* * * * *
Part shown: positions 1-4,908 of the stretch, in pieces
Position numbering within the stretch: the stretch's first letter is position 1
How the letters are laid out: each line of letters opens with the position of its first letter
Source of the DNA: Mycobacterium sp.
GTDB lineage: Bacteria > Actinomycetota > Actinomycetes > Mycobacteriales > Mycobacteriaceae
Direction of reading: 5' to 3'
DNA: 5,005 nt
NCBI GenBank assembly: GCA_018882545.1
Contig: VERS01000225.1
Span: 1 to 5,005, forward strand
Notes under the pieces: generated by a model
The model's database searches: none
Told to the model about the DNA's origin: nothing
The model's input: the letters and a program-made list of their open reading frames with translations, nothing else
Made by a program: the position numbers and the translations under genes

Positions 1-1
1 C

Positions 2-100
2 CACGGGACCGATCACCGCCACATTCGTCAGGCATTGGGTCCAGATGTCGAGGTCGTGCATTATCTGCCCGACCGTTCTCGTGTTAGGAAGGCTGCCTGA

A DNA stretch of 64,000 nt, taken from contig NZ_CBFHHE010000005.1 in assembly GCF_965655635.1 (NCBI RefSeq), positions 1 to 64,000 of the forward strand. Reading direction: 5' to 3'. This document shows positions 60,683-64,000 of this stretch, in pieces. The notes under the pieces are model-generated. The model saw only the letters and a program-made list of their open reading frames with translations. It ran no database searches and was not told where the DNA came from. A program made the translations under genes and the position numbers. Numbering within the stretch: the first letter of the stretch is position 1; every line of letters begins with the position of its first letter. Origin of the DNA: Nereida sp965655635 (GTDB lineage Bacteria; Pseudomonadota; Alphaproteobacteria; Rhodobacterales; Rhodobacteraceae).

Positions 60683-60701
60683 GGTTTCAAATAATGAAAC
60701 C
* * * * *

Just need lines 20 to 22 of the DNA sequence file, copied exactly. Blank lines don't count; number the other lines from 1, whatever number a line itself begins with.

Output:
A DNA stretch of 64,000 nt, taken from contig NZ_CBFHHE010000005.1 in assembly GCF_965655635.1 (NCBI RefSeq), positions 1 to 64,000 of the forward strand. Reading direction: 5' to 3'. This document shows positions 60,683-64,000 of this stretch, in pieces. The notes under the pieces are model-generated. The model saw only the letters and a program-made list of their open reading frames with translations. It ran no database searches and was not told where the DNA came from. A program made the translations under genes and the position numbers. Numbering within the stretch: the first letter of the stretch is position 1; every line of letters begins with the position of its first letter. Origin of the DNA: Nereida sp965655635 (GTDB lineage Bacteria; Pseudomonadota; Alphaproteobacteria; Rhodobacterales; Rhodobacteraceae).

Positions 60683-60701
60683 GGTTTCAAATAATGAAAC